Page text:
The game that launched Nintendo into the spotlight as a major contender featured a carpenter by the name of Jumpman battled a beast named Donkey Kong for a woman named Pauline. The carpenter became a plumber, his named changed to Mario, and he and Donkey Kong have essentially had their own universes except for the occasional golf match, tennis set, kart-race, and Melee.
The greatest rivalry in the history of videogames has been renewed on Game Boy Advance in MARIO VS. DONKEY KONG. The game features many elements of the DONKEY KONG games such as the elevators, vines to climb, flaming oil barrels, and hammers.
Donkey Kong has made off with several of Mario's new mini-Mario toys, and Mario has to get them back. To do this, Nintendo's mascot must navigate 18 worlds, 12 of which must be unlocked after completing the first worlds. Each world features eight levels, six of the levels involve two parts, the first finding a key and taking it to a door, the second collecting the mini-Mario. The seventh level of each world involves leading the mini-Marios through an obstacle course while collecting letters. Finally, however many of the six mini-Marios survive represent Mario's health in a fight to the finish with Donkey Kong.
When I started playing this game I rapidly progressed through the first five worlds. But around world six the game starts to get a bit harder. This isn't really the fact that the puzzles are harder but the platforming elements are much more intense. The first few levels make the game seem like it's going to be a straight up puzzler, and by the end it is an equal mix of difficult puzzles and platforming.
Mario gets some new moves in the game as well, including a handstand that is quite useful for kicking falling objects out of the way. The back flip and triple jump also make an appearance in the game. There are plenty of MARIO 2 mechanics in the game as well the whole ability to stand on top of and pick up enemies works is huge.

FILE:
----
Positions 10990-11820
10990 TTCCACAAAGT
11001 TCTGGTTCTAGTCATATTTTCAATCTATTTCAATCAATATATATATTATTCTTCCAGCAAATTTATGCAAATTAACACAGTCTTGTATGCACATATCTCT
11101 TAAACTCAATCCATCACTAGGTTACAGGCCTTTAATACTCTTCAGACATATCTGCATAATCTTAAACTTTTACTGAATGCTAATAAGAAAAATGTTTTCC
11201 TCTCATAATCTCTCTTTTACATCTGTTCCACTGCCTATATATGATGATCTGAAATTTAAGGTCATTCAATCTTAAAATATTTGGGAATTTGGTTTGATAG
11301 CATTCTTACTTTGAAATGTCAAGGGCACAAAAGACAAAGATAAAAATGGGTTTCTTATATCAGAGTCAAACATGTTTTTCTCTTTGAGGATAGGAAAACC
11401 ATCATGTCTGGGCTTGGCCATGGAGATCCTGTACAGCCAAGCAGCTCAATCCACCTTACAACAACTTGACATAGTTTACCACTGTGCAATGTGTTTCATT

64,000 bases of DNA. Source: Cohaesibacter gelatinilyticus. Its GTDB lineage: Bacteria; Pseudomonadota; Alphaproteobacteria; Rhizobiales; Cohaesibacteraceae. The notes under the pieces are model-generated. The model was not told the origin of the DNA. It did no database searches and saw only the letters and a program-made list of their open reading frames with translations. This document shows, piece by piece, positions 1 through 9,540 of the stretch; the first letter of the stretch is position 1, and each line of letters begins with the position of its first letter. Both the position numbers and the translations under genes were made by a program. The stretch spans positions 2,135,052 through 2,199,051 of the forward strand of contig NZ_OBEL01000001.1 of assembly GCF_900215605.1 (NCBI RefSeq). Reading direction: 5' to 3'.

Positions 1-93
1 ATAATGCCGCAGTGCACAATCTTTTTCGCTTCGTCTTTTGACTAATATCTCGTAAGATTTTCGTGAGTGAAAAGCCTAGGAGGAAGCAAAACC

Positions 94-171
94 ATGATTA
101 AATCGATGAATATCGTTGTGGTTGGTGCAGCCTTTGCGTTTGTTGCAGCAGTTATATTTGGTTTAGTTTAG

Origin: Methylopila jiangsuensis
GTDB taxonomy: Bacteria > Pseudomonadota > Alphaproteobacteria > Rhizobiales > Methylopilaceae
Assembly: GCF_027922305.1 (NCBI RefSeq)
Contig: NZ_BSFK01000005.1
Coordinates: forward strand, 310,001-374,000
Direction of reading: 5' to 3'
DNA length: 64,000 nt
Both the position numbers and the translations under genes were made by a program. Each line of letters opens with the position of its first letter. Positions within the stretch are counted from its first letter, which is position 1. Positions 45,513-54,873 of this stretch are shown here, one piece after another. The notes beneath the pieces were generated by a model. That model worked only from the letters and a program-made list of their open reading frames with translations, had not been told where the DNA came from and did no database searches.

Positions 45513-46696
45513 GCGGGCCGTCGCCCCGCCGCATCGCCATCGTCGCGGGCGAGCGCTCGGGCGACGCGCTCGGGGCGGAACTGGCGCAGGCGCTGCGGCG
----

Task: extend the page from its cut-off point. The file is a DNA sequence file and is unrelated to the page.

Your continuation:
That said, while the beginning six worlds might only take a few hours, getting high-scores on the levels and then opening and completing the new worlds adds a significant amount of playing time to the game.
One really nice element is that the game is very compartmentalized. Each level can be completed in a few minutes. Gamers can also save after completing each level. This makes it a great portable title to fire up while you're waiting for you order at the fast food joint, standing in line for HARRY POTTER AND THE PRISONER OF AZKABAN.
The graphics in the game are great. Mario hasn't looked better in a 2-D game. The characters are all well animated and the levels and backgrounds are colorful and detailed. The enemies from the different games all look good as well, some even better than in that last appearances.
Mario has been getting more talkative in the Game Boy Advance versions of the games, and this is the most yet. There are plenty of voice-clips from the plumber in red. The music is good, but nothing great, given the public nature of the GBA, you'll probably have it off most of the time.
MARIO VS. DONKEY KONG is a great buy for anyone looking for some classic Mario platforming action. While the gameplay skews a little heavily towards the puzzle side, it's worthwhile for anyone who is fan of a good game.